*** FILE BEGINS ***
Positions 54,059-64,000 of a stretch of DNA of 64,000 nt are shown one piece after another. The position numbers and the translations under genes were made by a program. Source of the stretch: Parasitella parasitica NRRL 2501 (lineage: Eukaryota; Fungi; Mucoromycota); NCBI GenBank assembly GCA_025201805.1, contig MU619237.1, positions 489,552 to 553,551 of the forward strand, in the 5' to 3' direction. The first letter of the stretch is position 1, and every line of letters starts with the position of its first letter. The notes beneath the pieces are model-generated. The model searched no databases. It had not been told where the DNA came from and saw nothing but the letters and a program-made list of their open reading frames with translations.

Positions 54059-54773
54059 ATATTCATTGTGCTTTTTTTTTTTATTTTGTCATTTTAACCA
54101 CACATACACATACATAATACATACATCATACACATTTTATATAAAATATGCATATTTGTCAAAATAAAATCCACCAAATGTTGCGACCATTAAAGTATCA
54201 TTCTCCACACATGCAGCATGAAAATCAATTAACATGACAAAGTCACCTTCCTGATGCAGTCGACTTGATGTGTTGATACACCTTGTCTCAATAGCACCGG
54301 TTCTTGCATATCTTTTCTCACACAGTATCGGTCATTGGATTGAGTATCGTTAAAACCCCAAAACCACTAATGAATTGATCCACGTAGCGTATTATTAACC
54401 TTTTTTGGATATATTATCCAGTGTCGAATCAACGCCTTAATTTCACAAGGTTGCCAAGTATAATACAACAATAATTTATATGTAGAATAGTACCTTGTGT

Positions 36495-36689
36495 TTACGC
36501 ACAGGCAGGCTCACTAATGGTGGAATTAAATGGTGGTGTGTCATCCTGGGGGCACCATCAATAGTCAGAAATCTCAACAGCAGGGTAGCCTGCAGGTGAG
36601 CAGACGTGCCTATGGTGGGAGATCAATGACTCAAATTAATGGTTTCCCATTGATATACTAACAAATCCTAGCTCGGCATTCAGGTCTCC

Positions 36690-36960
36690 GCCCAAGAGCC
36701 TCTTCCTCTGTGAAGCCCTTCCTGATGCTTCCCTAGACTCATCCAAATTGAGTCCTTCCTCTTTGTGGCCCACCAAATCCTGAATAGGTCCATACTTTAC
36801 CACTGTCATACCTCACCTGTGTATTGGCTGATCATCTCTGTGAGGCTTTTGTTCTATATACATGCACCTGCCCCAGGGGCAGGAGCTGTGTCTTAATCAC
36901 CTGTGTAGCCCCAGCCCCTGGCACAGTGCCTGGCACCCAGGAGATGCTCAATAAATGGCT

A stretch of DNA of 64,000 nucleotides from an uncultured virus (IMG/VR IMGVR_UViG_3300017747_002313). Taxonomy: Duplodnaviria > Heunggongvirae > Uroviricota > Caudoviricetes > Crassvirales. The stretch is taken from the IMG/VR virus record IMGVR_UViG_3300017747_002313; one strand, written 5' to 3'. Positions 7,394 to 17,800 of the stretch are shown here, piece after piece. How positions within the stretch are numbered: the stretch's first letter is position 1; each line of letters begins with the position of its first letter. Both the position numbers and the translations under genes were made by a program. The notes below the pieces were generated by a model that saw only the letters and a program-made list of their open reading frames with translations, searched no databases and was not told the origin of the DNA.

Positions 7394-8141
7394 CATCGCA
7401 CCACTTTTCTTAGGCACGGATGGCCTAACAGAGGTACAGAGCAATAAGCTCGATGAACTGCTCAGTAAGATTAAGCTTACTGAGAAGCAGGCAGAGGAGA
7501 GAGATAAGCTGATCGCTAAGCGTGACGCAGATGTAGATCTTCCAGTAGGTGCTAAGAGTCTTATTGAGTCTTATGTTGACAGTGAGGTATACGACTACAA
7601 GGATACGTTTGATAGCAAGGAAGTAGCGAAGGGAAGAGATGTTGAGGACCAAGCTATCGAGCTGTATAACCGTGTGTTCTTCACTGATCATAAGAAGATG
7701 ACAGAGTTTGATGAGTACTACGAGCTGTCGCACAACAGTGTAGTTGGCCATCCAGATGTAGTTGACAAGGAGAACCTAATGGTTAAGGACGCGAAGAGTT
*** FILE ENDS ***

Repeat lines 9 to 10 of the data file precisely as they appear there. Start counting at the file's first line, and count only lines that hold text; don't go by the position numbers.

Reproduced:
36495 TTACGC
36501 ACAGGCAGGCTCACTAATGGTGGAATTAAATGGTGGTGTGTCATCCTGGGGGCACCATCAATAGTCAGAAATCTCAACAGCAGGGTAGCCTGCAGGTGAG